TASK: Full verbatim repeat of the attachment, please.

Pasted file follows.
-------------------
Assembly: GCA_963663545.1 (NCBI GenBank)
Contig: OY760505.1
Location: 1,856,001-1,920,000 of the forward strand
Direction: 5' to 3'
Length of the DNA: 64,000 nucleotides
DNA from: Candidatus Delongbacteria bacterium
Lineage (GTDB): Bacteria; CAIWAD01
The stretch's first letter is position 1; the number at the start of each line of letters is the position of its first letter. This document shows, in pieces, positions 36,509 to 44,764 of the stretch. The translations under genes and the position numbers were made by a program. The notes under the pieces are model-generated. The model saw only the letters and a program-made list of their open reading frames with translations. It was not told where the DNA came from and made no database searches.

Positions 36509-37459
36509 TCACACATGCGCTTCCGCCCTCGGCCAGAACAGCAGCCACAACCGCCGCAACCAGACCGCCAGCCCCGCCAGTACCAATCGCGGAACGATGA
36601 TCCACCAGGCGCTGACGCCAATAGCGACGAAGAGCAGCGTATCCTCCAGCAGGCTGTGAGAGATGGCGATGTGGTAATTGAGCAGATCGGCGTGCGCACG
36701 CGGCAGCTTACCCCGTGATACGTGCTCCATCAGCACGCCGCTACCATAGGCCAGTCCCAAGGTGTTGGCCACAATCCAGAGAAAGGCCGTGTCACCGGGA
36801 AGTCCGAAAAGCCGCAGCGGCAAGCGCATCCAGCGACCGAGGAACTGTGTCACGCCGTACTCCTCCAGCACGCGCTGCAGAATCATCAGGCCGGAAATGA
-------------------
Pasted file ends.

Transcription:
Assembly: GCA_963663545.1 (NCBI GenBank)
Contig: OY760505.1
Location: 1,856,001-1,920,000 of the forward strand
Direction: 5' to 3'
Length of the DNA: 64,000 nucleotides
DNA from: Candidatus Delongbacteria bacterium
Lineage (GTDB): Bacteria; CAIWAD01
The stretch's first letter is position 1; the number at the start of each line of letters is the position of its first letter. This document shows, in pieces, positions 36,509 to 44,764 of the stretch. The translations under genes and the position numbers were made by a program. The notes under the pieces are model-generated. The model saw only the letters and a program-made list of their open reading frames with translations. It was not told where the DNA came from and made no database searches.

Positions 36509-37459
36509 TCACACATGCGCTTCCGCCCTCGGCCAGAACAGCAGCCACAACCGCCGCAACCAGACCGCCAGCCCCGCCAGTACCAATCGCGGAACGATGA
36601 TCCACCAGGCGCTGACGCCAATAGCGACGAAGAGCAGCGTATCCTCCAGCAGGCTGTGAGAGATGGCGATGTGGTAATTGAGCAGATCGGCGTGCGCACG
36701 CGGCAGCTTACCCCGTGATACGTGCTCCATCAGCACGCCGCTACCATAGGCCAGTCCCAAGGTGTTGGCCACAATCCAGAGAAAGGCCGTGTCACCGGGA
36801 AGTCCGAAAAGCCGCAGCGGCAAGCGCATCCAGCGACCGAGGAACTGTGTCACGCCGTACTCCTCCAGCACGCGCTGCAGAATCATCAGGCCGGAAATGA